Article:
Grossmann: States still spend a bit more money each year, with the median state doubling its budget since 1994. They also tend to have the same departmental structures and regulatory missions, with similar expansions over time. They still spend the most money on education and health care, with criminal justice, social services, and transportation being the other major budget categories. Republicans have had surprisingly little impact on the size and scope of government.

What are the greatest challenges Republican leaders have faced throughout the last 25 years when it comes to pushing their political agendas?

Grossmann: Cuts to government services are not popular. When tax cuts forced school closures or cutting off those in need, as in Kansas, voters often rebelled. Teachers, other government employees, and beneficiaries are quick to protest and make their voices heard.

Republicans also tend to face bureaucrats and courts that are to their ideological left and often restrain cuts to services. It’s also hard to win at the state and federal levels at the same time in the U.S. Republicans’ biggest gains came under Democratic presidents, meaning federal policy was often moving state incentives leftward.

What policy trends did you see state-to-state that showed Republican-proposed legislation overturned?

Cuts to social workers or prisons are sometimes overturned by courts, and education spending can be redistributed. Gay marriage bans were overturned by the Supreme Court. Some redistricting plans faced court scrutiny. But sometimes Republicans backtracked on their own policies, as in taxes in Kansas or education spending in the states that saw teacher walkouts.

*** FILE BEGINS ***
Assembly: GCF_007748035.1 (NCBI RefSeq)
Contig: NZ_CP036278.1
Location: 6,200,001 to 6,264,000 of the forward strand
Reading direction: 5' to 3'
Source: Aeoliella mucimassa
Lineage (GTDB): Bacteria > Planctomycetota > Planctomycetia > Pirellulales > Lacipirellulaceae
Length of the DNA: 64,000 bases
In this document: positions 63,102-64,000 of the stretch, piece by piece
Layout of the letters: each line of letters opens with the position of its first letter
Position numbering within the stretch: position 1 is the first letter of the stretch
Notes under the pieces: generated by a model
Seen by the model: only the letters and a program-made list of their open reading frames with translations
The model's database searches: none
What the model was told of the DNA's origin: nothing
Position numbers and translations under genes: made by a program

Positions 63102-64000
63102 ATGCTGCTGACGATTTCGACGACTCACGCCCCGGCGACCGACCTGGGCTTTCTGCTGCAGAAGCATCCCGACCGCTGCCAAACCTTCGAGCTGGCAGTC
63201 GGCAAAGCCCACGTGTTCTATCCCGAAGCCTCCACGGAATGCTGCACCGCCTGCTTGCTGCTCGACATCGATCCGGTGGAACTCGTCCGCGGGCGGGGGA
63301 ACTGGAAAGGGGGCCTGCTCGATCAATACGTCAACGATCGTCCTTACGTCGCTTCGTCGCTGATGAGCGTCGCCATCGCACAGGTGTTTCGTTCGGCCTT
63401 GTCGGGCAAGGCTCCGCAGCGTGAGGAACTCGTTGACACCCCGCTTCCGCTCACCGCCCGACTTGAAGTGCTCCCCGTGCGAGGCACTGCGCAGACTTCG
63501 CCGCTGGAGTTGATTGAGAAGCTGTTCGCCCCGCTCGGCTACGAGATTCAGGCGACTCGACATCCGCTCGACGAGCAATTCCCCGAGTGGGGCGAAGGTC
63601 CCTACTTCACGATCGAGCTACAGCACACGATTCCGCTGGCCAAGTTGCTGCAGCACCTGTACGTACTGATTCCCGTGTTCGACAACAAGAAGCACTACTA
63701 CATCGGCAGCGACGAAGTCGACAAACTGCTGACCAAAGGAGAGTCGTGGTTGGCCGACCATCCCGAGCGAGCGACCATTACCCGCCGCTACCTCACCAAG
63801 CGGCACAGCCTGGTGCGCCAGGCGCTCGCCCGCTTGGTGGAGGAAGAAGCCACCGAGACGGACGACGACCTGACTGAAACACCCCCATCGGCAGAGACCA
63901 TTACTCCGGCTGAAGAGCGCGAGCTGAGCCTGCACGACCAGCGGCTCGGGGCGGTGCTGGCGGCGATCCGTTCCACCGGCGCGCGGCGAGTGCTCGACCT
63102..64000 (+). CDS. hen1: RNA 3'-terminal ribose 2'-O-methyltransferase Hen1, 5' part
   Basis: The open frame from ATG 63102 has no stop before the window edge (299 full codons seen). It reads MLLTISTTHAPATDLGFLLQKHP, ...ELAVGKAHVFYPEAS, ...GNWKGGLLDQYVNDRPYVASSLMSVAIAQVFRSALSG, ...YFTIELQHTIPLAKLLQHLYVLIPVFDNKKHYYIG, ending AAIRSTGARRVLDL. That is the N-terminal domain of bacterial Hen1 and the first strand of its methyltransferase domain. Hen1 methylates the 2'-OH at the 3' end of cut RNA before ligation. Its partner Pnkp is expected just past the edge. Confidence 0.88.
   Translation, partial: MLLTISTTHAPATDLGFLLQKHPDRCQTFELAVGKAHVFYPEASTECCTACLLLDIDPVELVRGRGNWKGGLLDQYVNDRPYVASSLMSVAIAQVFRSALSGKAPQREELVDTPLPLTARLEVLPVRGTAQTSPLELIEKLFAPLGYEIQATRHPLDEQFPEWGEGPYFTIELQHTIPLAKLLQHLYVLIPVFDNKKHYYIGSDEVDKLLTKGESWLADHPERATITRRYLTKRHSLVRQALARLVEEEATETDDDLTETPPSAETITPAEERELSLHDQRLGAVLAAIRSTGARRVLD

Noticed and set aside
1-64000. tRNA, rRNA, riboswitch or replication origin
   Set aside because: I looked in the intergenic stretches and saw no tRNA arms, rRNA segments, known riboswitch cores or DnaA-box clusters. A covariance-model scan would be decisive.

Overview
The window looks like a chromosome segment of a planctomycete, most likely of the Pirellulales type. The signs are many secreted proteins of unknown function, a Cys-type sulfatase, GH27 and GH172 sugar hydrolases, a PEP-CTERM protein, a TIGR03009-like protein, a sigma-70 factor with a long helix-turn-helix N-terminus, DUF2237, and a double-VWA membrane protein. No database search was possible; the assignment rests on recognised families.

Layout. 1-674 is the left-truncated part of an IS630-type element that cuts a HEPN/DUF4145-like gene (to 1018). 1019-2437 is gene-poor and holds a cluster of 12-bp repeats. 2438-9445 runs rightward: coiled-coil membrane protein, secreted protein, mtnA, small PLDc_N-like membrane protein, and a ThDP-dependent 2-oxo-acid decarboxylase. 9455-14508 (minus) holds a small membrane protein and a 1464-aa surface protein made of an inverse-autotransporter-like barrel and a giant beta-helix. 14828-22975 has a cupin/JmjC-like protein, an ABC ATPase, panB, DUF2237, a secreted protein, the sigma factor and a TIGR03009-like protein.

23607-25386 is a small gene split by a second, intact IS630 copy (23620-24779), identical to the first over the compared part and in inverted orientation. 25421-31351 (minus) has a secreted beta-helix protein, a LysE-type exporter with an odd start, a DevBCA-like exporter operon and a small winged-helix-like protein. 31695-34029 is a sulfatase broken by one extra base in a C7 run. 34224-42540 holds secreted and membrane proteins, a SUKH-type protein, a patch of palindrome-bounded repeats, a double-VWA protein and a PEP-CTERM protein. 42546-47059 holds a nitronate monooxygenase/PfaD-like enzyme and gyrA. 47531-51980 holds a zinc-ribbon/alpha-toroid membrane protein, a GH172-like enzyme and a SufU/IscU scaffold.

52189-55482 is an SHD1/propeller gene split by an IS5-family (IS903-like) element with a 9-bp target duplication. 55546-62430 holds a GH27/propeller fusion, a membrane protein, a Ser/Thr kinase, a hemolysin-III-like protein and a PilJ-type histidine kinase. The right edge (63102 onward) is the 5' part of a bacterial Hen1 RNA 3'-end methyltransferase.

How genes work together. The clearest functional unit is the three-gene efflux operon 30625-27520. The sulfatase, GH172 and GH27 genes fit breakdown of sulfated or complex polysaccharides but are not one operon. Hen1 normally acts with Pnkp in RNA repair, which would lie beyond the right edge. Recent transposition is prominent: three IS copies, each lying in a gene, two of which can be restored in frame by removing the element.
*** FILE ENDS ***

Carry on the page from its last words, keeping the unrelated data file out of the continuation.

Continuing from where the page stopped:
What surprised you most in your research for the book?

Grossmann: I was most surprised by the lack of policy impact. There were not enough policy differences between Democratic and Republican states to produce real changes in outcomes like the abortion rate or economic inequality. There were some impactful policies, such as right-to-work laws, that passed in several states, but they still did not have the kinds of wider outcomes anticipated, such as generating employment growth or income losses.

I expected some trade-offs between Democratic and Republican policy choices, such as higher growth with higher inequality in Republican states or higher crime but lower incarceration in Democratic states. But the influence of the policies that did pass due to partisan control in the states was minimal across the board. The states that did well in one area often did well in others, but due to factors largely outside of policymakers’ control (such as population gains).

If Democrats’ past fears were overblown, what would be a time/sign that they should be worried in the future?

Grossmann: Democrats had their best year in decades in 2018, but still did not manage to win back the states they lost in 2010. Their electoral fears are not overblown, as they have little hope of winning back states like Oklahoma and South Dakota.

The trouble for Democrats would start if a new Democratic president brought a backlash on par with the last two (in the 1994 and 2010 midterm elections). Republicans would then be in a position to try again, with some increased experience and cross-state organizing networks with some shared agendas.

At the end of the day, what should the public take from “Red State Blues” about the contentious opposing political parties?

Grossmann: The visions you hear about in political campaigns are not necessarily implementable in government. Given the distance between Democrats’ and Republicans’ ideal policies, the average effect of an electoral victory is to move policy about one percent of the way from Democrats’ ideals to Republicans’ ideals or vice versa. We should not expect the party in power to completely shift the role of government easily.

The size and scope of government also tend to grow slightly over time, regardless of who is in power. That means policy shifts to the left. It’s not fast
enough for liberals to solve the problems they want government action to address. But it’s the reason why conservatives are frustrated that they can never seem to scale back government or reverse liberalizing social trends to return to traditional norms.